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close this bookBiogas Plants in Animal Husbandry (GTZ, 1989)
close this folder5. Biogas technique
View the document(introduction...)
View the document5.1 Fundamental principles, parameters, terms
View the document5.2 Design principles of simple biogas plants
View the document5.3 Biogas plants of simple design
View the document5.4 Design and construction of plant components
View the document5.5 Biogas utilization
View the document5.6 Measuring methods and devices for biogas plants

5.1 Fundamental principles, parameters, terms

Biochemical principles

The generation of biogas by organic conversion (anaerobic fermentation) is a natural biological process that occurs in swamps, in fermenting biomass and in intestinal tracts, particularly those of ruminants.

The symbiotic relationships existing between a wide variety of microorganisms leads, under air exclusion, to the degradation and mineralization of complex biomass in a sequence of intermeshing stages. The resultant biogas, consisting primarily of methane (CH4) and carbon dioxide (CO2) and the mineralized slurry constitute the ultimate catabolites of the participating bacteria and residual substances.

The process of anaerobic fermentation can be illustrated in the form of a three-stage model, as shown in figure 5.1.

Table 5.1: Basic criteria for acetobaeters (acid-forming bacteria) and methanobacters (methane-forming bacteria) (Source: OEKOTOP, compiled from various sources)




Dominant microorganisms

facultative anaerobes

obligate anaerobes

Temperature range

3 °C - 70 °C

3 °C - 80 °C

Optimum temperature

approx. 30 °C

approx. 35 °C (sensitive to temperature fluctuations of 2-3 °C or more)

pH range

acidic (3.0) 5.0-6.5 relatively short duplication period, usually less than 24 hours

alkaline, 6.5-7.6 relatively long duplication period (20 - 10 days)

End metabolites

org. acids, H2, CO2

CO2, CH4

Mass transfer by . . .

intensive mixing

gentle circulation


aqueous (water content > 60%)

Sensitivity to cytotoxins



Requirements regarding nutrient composition

well-balanced supply of nutrients

Special features

viable with or without free oxygen

viable only in darkness and in absence of free oxygen

Table 5.2: Energy potential of organic compounds (Source: Kaltwasser 1980)


biogas (I/kg)



Energy content

vol. fraction %







Organic fats










Anaerobic fermentation converts the "volatile solids" (proteins, carbohydrates, fats). The "nonvolatile solids" are essential to the bacteria as "roughage" and minerals. Water serves simultaneously as the vital medium, solvent and transport vehicle.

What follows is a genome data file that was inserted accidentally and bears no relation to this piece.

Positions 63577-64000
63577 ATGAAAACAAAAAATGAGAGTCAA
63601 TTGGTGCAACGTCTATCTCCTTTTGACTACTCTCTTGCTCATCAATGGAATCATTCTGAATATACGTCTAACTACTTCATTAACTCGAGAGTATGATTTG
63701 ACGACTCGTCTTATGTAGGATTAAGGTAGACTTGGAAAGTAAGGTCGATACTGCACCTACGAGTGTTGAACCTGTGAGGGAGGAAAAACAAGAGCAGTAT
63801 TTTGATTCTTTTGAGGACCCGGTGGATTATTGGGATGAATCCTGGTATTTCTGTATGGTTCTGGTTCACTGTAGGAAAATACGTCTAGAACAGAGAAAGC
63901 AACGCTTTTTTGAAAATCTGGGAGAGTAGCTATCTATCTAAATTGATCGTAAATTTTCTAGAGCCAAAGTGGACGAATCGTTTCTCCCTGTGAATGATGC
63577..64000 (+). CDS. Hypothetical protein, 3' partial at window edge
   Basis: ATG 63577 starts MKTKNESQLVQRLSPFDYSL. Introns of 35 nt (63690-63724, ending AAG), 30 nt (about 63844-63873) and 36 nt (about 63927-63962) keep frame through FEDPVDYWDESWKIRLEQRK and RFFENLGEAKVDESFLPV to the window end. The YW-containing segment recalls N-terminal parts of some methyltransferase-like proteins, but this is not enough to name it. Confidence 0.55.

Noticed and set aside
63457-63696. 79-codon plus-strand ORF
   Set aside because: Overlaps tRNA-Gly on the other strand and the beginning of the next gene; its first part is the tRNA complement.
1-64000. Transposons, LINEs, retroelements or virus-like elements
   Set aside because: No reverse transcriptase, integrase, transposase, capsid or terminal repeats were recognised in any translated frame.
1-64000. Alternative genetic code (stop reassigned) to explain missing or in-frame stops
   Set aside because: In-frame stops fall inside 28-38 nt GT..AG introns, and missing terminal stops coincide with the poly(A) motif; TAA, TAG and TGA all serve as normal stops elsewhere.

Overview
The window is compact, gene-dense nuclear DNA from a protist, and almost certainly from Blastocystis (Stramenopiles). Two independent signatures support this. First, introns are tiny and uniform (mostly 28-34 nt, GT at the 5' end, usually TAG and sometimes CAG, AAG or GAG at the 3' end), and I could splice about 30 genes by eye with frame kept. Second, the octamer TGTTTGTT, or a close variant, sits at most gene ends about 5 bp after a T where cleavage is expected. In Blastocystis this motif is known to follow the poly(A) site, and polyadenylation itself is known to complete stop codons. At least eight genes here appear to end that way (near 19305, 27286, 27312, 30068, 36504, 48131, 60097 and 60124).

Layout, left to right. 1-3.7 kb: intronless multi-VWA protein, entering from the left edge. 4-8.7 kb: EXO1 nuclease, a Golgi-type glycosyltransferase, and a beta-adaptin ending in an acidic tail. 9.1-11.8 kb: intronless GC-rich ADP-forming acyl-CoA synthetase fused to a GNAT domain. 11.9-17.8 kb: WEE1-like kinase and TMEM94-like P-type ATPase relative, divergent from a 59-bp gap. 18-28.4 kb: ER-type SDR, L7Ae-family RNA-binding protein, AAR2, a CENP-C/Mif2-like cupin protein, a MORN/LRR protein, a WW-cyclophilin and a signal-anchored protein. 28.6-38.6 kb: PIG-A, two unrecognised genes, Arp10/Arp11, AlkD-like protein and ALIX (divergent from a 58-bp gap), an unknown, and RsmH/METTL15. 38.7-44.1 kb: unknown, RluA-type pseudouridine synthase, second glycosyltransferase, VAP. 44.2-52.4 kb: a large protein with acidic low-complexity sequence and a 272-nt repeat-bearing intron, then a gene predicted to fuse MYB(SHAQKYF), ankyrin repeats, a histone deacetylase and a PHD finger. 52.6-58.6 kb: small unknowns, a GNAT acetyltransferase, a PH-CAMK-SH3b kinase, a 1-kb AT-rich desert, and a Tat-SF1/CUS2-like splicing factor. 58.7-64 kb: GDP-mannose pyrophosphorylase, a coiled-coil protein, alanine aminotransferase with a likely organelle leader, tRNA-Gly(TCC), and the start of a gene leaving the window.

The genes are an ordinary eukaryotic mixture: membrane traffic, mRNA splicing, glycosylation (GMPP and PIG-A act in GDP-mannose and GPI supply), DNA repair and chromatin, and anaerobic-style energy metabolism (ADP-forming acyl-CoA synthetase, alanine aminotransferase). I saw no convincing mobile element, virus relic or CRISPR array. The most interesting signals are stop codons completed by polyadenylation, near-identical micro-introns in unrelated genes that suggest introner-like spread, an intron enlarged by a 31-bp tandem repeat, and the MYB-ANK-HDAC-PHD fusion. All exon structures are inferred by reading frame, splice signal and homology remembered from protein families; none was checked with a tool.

Theoretical/laboratory data on maximum gas yields from various organic materials show that anaerobic fermentation is just as capable of achieving complete mineralization as is the process of aerobic fermentation. Note: The theoretical maximum biogas yield can be ascertained by way of the basic composition of the biomass.

Table 5.3: Energetical comparison of aerobic and anaerobic fermentation (Source: Inden 1978)




energy fraction (%)










Characteristics that set anaerobic fermentation apart from aerobic fermentation (e.g. composting) include:

- fixation of biochemical energy in biogas
- little formation of new biomass
- low heat development
- fixation of minerals in the digested slurry.

It is important to know that anaerobic fermentation involves a steady-state flux of acetobacters and methanobacters, with the methanobacters, being more specialized and, hence, more sensitive, constituting the defining element. Any biogas plant can develop problems during the starting phase and in the case of overloading or uneven loading of the digester, and as a result of poisoning. This underlines the importance of cattle dung, which is rich in methanobacters and therefore serves as a good "starter" and "therapeutic instrument" in case of a disturbance.

With regard to technical exploitation, anaerobic fermentation must be regarded from a holistic point of view, since the "organism" is only capable of operating at optimum efficiency under a certain set of conditions. The process of anaerobic fermentation is quite variable and capable of stabilizing itself as long as a few basic parameters are adhered to.

Parameters and terminology of biomethanation

As a rule, all watery types of biomass such as animal and human excrements, plants and organic wastewater are suitable for use in generating biogas. Wood and woody substances are generally unsuitable.